Search results for 'Idealisation' (try it on Scholar)

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  1.  73
    Robert Kowalenko (2009). How (Not) to Think About Idealisation and Ceteris Paribus -Laws. Synthese 167 (1):183 - 201.
    Semantic dispositionalism is the theory that a speaker’s meaning something by a given linguistic symbol is determined by her dispositions to use the symbol in a certain way. According to an objection by Saul Kripke, further elaborated in Kusch (2005), semantic dispositionalism involves ceteris paribus-clauses and idealisations, such as unbounded memory, that deviate from standard scientific methodology. I argue that Kusch misrepresents both ceteris paribus-laws and idealisation, neither of which factually approximate the behaviour of agents or the course of (...)
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  2.  27
    C. A. Hooker (1994). Idealisation, Naturalism, and Rationality: Some Lessons From Minimal Rationality. Synthese 99 (2):181 - 231.
    In his bookMinimal Rationality (1986), Christopher Cherniak draws deep and widespread conclusions from our finitude, and not only for philosophy but also for a wide range of science as well. Cherniak's basic idea is that traditional philosophical theories of rationality represent idealisations that are inaccessible to finite rational agents. It is the purpose of this paper to apply a theory of idealisation in science to Cherniak's arguments. The heart of the theory is a distinction between idealisations that represent reversible, (...)
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  3.  1
    Xavier de Donato Rodríguez & Jesús Zamora Bonilla (2009). Credibility, Idealisation, and Model Building: An Inferential Approach. Erkenntnis 70 (1):101-118.
    In this article we defend the inferential view of scientific models and idealisation. Models are seen as "inferential prostheses" construed by means of an idealisation-concretisation process, which we essentially understand as a kind of counterfactual deformation procedure . The value of scientific representation is understood in terms not only of the success of the inferential outcomes arrived at with its help, but also of the heuristic power of representation and their capacity to correct and improve our models. This (...)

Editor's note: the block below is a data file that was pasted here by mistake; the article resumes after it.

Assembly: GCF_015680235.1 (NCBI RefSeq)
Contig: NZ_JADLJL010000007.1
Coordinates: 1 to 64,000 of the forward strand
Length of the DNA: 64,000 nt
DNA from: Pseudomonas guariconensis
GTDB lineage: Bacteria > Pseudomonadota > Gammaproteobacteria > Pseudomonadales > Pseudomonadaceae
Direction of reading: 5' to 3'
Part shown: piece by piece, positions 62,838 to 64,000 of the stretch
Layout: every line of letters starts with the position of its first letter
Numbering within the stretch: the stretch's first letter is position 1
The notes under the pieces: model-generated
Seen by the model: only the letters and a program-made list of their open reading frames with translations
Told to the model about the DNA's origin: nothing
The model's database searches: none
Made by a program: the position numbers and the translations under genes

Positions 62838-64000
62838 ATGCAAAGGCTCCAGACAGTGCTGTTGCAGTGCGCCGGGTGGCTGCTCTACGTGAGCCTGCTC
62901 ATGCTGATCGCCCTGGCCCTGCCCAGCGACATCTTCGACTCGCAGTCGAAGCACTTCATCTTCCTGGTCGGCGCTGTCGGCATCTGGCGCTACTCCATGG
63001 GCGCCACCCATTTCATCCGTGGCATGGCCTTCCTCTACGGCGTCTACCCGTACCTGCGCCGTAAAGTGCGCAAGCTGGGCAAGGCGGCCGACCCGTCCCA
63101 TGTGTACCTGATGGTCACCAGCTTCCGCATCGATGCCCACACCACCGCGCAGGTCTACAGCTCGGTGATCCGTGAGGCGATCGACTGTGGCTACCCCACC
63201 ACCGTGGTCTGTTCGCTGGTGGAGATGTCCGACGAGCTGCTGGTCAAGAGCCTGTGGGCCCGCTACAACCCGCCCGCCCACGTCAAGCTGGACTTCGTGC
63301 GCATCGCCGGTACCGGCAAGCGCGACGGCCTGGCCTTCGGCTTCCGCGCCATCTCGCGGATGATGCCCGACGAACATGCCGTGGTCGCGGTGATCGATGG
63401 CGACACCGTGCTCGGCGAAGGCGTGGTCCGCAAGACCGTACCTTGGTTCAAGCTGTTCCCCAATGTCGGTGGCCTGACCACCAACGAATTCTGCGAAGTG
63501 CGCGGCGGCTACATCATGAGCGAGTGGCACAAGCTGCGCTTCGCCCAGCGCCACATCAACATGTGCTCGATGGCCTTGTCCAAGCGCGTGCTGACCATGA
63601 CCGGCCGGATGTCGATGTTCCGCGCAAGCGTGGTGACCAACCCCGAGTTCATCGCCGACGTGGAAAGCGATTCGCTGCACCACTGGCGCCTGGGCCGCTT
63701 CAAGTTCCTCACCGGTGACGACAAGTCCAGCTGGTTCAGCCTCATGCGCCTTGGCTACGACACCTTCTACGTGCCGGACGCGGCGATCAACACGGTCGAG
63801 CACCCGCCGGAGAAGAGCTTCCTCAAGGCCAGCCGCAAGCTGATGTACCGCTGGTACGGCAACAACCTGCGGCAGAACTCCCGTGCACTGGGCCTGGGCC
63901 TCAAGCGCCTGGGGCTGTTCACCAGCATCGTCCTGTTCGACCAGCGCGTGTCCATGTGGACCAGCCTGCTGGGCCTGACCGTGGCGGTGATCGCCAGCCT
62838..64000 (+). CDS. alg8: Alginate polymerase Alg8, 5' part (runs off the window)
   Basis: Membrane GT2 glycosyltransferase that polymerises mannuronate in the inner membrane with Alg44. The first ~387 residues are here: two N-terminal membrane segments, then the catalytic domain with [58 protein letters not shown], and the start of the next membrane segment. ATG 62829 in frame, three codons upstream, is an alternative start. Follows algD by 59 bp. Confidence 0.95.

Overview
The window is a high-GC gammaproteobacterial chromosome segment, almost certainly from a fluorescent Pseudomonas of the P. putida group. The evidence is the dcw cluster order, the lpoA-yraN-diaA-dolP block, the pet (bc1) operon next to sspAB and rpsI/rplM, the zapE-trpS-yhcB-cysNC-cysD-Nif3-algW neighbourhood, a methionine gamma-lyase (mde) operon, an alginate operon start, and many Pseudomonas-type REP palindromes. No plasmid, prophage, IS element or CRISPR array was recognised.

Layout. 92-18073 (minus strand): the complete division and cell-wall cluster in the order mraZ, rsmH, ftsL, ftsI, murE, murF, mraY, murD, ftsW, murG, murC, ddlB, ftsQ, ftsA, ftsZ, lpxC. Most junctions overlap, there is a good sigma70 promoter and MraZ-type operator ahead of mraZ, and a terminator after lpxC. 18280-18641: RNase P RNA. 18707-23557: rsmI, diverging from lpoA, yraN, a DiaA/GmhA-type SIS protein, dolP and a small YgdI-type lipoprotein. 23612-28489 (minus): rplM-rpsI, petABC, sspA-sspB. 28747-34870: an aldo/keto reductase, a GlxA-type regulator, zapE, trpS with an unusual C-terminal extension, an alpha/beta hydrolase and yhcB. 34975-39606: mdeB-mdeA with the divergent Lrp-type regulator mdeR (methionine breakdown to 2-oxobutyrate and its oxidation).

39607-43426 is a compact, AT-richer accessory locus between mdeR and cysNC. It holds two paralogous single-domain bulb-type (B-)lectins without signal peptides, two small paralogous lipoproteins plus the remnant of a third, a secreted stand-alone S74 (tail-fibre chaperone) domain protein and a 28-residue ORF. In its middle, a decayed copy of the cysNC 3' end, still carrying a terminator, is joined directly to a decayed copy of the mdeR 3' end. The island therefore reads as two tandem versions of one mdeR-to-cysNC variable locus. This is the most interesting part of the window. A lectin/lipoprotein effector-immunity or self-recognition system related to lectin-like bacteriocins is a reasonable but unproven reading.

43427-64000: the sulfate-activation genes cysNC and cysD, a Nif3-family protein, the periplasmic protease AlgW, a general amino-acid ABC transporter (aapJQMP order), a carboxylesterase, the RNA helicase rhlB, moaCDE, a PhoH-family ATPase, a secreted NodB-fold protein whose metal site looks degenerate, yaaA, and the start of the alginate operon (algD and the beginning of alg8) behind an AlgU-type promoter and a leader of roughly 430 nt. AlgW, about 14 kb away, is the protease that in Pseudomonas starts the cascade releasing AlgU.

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  4.  37
    Xavier Donato Rodríguedez & Jesús Zamora Bonilla (2009). Credibility, Idealisation, and Model Building: An Inferential Approach. Erkenntnis 70 (1).
    In this article we defend the inferential view of scientific models and idealisation. Models are seen as “inferential prostheses” (instruments for surrogative reasoning) construed by means of an idealisation-concretisation process, which we essentially understand as a kind of counterfactual deformation procedure (also analysed in inferential terms). The value of scientific representation is understood in terms not only of the success of the inferential outcomes arrived at with its help, but also of the heuristic power of representation and their (...)
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  5.  13
    Xavier de Donato Rodríguez & Jesús Zamora Bonilla (2009). Credibility, Idealisation, and Model Building: An Inferential Approach. [REVIEW] Erkenntnis 70 (1):101 - 118.
    In this article we defend the inferential view of scientific models and idealisation. Models are seen as "inferential prostheses" (instruments for surrogative reasoning) construed by means of an idealisation-concretisation process, which we essentially understand as a kind of counterfactual deformation procedure (also analysed in inferential terms). The value of scientific representation is understood in terms not only of the success of the inferential outcomes arrived at with its help, but also of the heuristic power of representation and their (...)
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  6.  20
    Xavier de Donato Rodríguez & Jesús Zamora Bonilla (2009). Credibility, Idealisation, and Model Building: An Inferential Approach. Erkenntnis 70 (1):101-118.
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  7. Brian Weatherson (2012). Explanation, Idealisation and the Goldilocks Problem. [REVIEW] Philosophy and Phenomenological Research 84 (2):461-473.